Blawhorn Moss, NNR
Week 2 of the Summer Nature Club had us going back in time to find out what Blawhorn Moss would have been 3000 years ago! Last week we had an insight into just how deep the peat we stood on was, so now we wanted to learn what the land would have been like thousands of years ago. This was also something new for Stephen and me.
Day 3 was at Blawhorn Moss, NNR
Steve took the group back 3000 years (not literally!): this involved a lot of team work, turning the Russian peat core and pulling it out required many hands on deck. Each core was then laid out on drain pipes, and we calculated and marked down how many thousands of years we had gone back. Our core from 3000 years ago provided many chunky bits of timber, which indicate the land would have been boggy woodland.
Our core from 1500 – 2000 years ago contained more broken down plant material than the thick timber chunks we had found a thousand years earlier. We speculated that core had changed in this era due to timber being cut down and harvested, possibly by the indigenous population or even the Romans. Our task was to keep the peat core very simple, this way it was easily interpreted and we could visually link the years going back in time. The colour in the peat cores also varied over the thousands of years and the deeper we went the darker it became along with it being wetter.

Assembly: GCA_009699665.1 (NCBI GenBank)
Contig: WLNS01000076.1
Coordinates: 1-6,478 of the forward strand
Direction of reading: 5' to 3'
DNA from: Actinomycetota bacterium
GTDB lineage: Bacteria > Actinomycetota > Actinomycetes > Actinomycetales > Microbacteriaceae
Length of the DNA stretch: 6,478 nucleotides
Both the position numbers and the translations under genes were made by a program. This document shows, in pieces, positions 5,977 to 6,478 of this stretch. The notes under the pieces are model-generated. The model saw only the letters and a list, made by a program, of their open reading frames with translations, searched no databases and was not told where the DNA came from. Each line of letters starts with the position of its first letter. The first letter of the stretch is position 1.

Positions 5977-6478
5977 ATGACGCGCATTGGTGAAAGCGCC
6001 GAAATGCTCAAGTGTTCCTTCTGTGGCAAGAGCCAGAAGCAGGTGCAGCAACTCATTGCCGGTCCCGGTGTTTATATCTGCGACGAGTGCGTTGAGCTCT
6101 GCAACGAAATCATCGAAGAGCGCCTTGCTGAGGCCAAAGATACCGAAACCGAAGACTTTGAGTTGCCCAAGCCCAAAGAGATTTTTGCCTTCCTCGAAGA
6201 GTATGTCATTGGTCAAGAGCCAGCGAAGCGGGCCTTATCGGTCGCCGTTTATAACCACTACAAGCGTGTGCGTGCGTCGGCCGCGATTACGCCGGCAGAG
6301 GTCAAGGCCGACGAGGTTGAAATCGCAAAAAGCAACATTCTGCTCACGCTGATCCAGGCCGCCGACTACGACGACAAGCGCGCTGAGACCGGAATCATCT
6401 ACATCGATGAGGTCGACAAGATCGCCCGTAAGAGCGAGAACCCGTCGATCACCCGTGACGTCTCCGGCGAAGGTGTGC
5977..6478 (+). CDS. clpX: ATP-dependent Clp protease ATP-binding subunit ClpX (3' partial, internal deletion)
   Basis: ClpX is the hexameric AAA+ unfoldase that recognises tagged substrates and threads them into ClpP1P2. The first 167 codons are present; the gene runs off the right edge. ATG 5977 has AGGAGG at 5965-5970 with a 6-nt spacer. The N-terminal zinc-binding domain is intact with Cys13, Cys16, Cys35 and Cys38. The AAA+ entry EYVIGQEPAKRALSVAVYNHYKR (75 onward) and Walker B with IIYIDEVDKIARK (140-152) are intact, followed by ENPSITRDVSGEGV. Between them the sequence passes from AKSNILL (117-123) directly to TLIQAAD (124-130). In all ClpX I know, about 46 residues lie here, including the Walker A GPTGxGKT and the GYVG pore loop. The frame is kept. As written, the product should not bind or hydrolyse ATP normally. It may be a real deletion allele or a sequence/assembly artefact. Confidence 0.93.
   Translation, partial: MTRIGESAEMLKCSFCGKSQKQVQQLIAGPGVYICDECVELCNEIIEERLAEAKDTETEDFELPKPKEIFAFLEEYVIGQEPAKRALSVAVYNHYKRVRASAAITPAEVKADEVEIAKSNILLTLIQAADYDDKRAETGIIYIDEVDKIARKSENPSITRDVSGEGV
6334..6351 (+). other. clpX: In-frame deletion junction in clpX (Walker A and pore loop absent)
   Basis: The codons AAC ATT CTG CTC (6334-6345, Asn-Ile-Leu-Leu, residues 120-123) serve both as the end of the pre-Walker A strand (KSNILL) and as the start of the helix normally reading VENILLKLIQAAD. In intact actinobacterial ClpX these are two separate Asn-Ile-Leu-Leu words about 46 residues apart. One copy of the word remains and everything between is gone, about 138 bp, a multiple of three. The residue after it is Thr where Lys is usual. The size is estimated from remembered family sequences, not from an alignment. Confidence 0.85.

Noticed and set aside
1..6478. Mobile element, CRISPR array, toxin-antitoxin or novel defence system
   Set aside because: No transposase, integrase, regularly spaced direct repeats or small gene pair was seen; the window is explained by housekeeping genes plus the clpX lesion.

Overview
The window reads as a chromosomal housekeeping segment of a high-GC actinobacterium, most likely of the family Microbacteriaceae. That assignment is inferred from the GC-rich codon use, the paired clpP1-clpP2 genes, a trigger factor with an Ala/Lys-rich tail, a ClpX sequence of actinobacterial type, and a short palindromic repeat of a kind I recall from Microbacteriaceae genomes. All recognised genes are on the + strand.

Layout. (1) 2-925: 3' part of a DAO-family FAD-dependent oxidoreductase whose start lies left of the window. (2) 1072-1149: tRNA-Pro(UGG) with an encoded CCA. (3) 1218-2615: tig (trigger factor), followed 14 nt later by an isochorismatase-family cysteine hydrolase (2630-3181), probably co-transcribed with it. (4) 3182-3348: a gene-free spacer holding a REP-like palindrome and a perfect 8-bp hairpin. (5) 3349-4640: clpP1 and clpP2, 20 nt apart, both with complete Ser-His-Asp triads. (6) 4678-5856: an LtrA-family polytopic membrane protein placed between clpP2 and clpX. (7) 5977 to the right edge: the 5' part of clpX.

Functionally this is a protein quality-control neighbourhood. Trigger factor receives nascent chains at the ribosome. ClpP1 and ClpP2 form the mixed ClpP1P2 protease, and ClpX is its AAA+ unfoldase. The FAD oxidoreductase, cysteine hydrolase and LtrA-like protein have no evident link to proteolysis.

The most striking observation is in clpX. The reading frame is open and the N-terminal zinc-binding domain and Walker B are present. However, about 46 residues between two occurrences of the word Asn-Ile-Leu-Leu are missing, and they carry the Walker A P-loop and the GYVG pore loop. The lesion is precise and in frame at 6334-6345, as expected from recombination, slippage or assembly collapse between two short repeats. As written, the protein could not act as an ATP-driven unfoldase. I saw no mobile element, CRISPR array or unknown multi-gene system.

Day 4 we spent at Beechbrae
The young people in the club decide what they want to do each day. Beechbrae had turned a boggy bit of ground into a thriving haven for biodiversity which has created a fantastic wild pond. The group wished to spend an hour or so pond dipping! They were coming across pond snails, leechs, Water beetle larvae, Backswimmers, Pond skaters, Lesser water boatmen and Newts. Their pond is thriving with life!
After lunch they decided to make a den within the community woodland so a detailed tool talk was needed and Sammy identified the trees the group could use to build with. For some young people this was a new adventure, it was even a new task for me as I’d never built a den before either! Luckily we had 2 young people who attend the local scouts and were pros.
Thanks to funding from the Climate Challenge Fund, Beechbrae have been working hard to create space to grow food for their local village and has lots of space outside for the hardier fruit and vegetables to grow. At the end of the day it is lovely to see the young people line up with their bags ready to take away healthy natural foods, locally sourced, back to their families.
This week we will host our last 2 days for the summer nature club, where we will be focusing on cooking, and using natural ingredients along with some outdoor craft making.
Stay tuned for week 3!